I heard much good about Leeds’ Red Stars Parade over the last few years and to finally catch them at an event like this was a treat.  Again, it’s convoluted twists on modern, inventive metal, like an evil Tool.  Undoubtedly heavy but experimental/progressive with it, with truly harrowing vocals from a perhaps worse for wear vocalist who even gets carried off at one point (not like there was a stage to dive from!).  The performance has the feeling of catharsis about it and like all the bands the effort they put in for this little gathering is gratefully received.

 

Back to locals Heresy of Thieves, described as a super-group due to various connections with other known underground bands, they rapidly achieve the prize for top berserkers of the day.  Off the scale fastness in a grind-core style, there are also complete spazz-out performances from the front man, bassist and one of the guitarists, leading to that nervous enjoyment/ fear of being taken out feeling.   The drummer’s pace and concentration are supreme and the short set is simply explosive.  They’re coming to Hendre Hall soon.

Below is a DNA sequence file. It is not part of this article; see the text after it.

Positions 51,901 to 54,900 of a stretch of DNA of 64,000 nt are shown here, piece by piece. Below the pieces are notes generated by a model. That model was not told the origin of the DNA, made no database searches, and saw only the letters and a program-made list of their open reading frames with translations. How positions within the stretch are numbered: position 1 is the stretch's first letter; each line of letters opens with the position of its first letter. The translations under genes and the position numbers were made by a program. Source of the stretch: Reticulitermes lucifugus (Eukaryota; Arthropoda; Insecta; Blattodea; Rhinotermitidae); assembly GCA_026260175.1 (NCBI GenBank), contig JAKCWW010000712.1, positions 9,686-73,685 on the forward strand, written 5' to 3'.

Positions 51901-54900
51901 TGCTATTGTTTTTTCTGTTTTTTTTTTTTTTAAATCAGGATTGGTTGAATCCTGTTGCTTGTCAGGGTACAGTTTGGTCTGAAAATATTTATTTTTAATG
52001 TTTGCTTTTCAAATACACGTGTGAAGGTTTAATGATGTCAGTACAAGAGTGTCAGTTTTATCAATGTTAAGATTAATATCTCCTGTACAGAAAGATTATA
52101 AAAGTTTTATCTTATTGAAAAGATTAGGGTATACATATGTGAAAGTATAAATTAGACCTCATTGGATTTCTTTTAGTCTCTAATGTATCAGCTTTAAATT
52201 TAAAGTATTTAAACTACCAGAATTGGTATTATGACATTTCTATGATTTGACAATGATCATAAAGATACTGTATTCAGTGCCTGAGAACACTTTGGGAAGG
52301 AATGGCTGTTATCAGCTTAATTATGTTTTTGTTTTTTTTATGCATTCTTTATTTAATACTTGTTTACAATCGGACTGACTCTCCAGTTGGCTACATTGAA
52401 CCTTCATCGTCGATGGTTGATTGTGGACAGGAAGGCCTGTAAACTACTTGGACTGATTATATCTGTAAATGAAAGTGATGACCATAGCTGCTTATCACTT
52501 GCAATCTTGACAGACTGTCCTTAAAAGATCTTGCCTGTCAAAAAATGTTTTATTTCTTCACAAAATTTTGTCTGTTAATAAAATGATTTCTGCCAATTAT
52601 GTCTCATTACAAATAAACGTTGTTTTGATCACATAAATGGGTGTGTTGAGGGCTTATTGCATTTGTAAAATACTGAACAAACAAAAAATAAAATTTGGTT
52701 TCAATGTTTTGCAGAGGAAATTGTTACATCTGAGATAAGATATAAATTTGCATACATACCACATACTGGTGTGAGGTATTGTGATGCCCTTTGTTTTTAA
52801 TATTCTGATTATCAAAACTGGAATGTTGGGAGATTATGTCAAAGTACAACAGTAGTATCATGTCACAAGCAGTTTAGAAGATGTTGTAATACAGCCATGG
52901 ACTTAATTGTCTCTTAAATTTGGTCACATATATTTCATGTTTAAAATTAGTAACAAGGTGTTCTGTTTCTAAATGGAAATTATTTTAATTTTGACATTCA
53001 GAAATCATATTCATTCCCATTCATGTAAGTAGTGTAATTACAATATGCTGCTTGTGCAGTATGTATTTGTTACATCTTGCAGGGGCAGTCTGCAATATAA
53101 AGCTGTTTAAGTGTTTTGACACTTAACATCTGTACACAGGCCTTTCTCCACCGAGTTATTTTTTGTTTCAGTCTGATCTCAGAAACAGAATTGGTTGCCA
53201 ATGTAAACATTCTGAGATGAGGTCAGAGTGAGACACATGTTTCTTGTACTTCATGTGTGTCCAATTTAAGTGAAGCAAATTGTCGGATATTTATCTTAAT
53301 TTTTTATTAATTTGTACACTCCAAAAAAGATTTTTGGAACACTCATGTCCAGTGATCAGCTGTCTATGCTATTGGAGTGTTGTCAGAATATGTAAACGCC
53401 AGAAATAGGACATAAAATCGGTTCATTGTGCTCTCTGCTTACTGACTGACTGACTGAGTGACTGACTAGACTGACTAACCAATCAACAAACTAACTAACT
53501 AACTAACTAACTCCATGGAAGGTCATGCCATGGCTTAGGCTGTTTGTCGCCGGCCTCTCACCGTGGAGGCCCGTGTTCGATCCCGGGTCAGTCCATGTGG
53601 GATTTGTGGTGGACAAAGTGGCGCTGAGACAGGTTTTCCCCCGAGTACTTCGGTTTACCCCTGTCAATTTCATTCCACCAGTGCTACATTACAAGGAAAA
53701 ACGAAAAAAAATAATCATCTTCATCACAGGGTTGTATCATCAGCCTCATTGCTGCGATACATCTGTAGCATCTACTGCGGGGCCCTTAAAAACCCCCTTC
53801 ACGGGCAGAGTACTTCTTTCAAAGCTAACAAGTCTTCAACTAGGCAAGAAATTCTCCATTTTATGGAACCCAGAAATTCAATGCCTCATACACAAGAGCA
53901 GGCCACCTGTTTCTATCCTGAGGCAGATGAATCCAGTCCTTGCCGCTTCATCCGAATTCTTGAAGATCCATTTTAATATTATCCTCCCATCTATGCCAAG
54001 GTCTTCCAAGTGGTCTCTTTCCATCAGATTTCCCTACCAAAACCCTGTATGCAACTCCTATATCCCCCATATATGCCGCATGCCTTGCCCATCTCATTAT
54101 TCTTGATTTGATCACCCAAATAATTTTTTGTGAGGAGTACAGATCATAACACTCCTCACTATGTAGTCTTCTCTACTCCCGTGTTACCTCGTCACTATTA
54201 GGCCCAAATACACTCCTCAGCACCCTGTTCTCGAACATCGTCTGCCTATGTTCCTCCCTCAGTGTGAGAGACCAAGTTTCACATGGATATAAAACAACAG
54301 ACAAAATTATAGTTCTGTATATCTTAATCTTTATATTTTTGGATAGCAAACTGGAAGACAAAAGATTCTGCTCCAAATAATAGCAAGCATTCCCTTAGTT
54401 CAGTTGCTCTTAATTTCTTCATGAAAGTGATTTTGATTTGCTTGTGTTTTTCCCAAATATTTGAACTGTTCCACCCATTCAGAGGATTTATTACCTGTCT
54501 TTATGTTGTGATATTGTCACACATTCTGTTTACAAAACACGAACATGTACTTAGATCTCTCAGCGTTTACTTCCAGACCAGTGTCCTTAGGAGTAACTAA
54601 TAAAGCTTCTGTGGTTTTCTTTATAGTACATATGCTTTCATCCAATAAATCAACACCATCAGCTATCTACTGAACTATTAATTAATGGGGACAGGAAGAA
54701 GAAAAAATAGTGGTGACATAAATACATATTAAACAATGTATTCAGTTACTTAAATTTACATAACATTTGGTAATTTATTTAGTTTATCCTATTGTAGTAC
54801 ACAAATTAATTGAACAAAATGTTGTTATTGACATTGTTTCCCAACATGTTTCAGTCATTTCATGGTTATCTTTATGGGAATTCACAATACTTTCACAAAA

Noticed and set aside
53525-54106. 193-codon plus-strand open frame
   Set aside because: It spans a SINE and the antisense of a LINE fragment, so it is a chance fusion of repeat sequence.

Finally, Palehorse, to pull the last nail out of the coffin.  Already winners in my book due to having two bass players, they both seem to deliver matching, colossally distorted, ground-out rhythms, backed by a pounding drummer, reminiscent of Halo, beautiful noise. There are also two vocalists, free to wander through the crowd, wrenching out screamed vocals or laconic but threatening almost spoken word.  Determinedly but effortlessly performance conventions are broken down and it all adds to the experience, done before 9:30.

 

What a fantastic event, financial loss probably means it won’t happen again, but an excellent collection of bands reassuring and encouraging that all’s well in the underground.